There can be nothing more grave, more profoundly unfortunate than when a medical error results in a patient’s death. I will share, what I have kept to myself for over 30 years. A story, that I feel compelled to disclose; the loss of my closest childhood friend.
My fondest childhood memories of playing hide and seek, coloring Easter eggs, and building forts with pillows and sheets under the dining room table are still vivid and cherished. Christopher was the best friend anyone could have.
I remember, I was 10 years old, answering the phone and hearing his grandmother who I loved dearly, say in a calm but shaken voice, “Christopher is dead. He died yesterday.” I was numb. I couldn’t find any words, I just hung up the phone. In fact, I didn’t utter a single word for several days. Although I don’t recall that part, my parents remind me of how deeply this loss affected me.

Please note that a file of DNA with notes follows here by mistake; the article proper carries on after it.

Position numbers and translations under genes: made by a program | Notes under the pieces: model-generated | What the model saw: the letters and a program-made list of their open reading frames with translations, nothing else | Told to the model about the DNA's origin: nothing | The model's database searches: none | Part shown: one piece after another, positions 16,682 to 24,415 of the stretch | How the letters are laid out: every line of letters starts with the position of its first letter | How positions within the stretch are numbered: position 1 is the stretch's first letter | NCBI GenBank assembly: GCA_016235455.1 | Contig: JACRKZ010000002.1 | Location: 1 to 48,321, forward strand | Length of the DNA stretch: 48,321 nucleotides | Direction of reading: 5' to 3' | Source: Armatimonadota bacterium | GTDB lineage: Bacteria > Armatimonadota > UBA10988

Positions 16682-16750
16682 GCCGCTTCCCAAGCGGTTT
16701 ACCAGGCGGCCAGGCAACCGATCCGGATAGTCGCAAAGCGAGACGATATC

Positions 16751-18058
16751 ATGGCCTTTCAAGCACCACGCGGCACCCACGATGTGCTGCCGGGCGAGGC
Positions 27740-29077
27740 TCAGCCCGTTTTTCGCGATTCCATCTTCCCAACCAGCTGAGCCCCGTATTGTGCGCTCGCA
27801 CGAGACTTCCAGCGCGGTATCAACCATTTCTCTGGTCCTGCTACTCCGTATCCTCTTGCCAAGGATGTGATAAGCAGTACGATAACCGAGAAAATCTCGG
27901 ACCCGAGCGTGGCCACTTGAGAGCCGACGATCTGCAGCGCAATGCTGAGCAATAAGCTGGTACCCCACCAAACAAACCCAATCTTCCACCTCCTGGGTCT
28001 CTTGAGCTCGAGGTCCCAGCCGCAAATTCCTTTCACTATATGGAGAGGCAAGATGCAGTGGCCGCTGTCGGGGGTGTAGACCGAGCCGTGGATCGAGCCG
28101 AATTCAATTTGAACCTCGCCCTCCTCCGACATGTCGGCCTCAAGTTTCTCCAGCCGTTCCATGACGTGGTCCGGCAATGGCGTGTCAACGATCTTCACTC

He had undergone a tooth extraction by an inebriated dentist who did not pack the surgical site properly. Chris drowned in his own blood over night. I couldn’t quite understand it. But to this day, I am angered, and equally humbled at the frailty of the human condition. Such small and little things, can end a life. How easily one can err, defines our human state.
Chris is THE reason I decided to become a doctor. He is the reason why, in my opinion, the most important aspect of patient care is its delivery in a safe and compassionate fashion. There is no matter more personal, more persistent, or more tenacious than to be in close proximity to loss that resulted from a preventable medical error; even if from the periphery.
Good however, does come from these sad stories. We somehow become more aware, and more inclined to involve ourselves and those around us to be diligent in ensuring that our care is complete, and fulfilled with integrity. What better place to share this story, than with those who have made a conscious and deliberate effort towards patient safety and advocacy. There are many Christophers past, and sadly to come. But how we approach and maneuver about these misfortunes defines our collective moral character. Our obligation to do no harm is the most sacred of all notions, forevermore.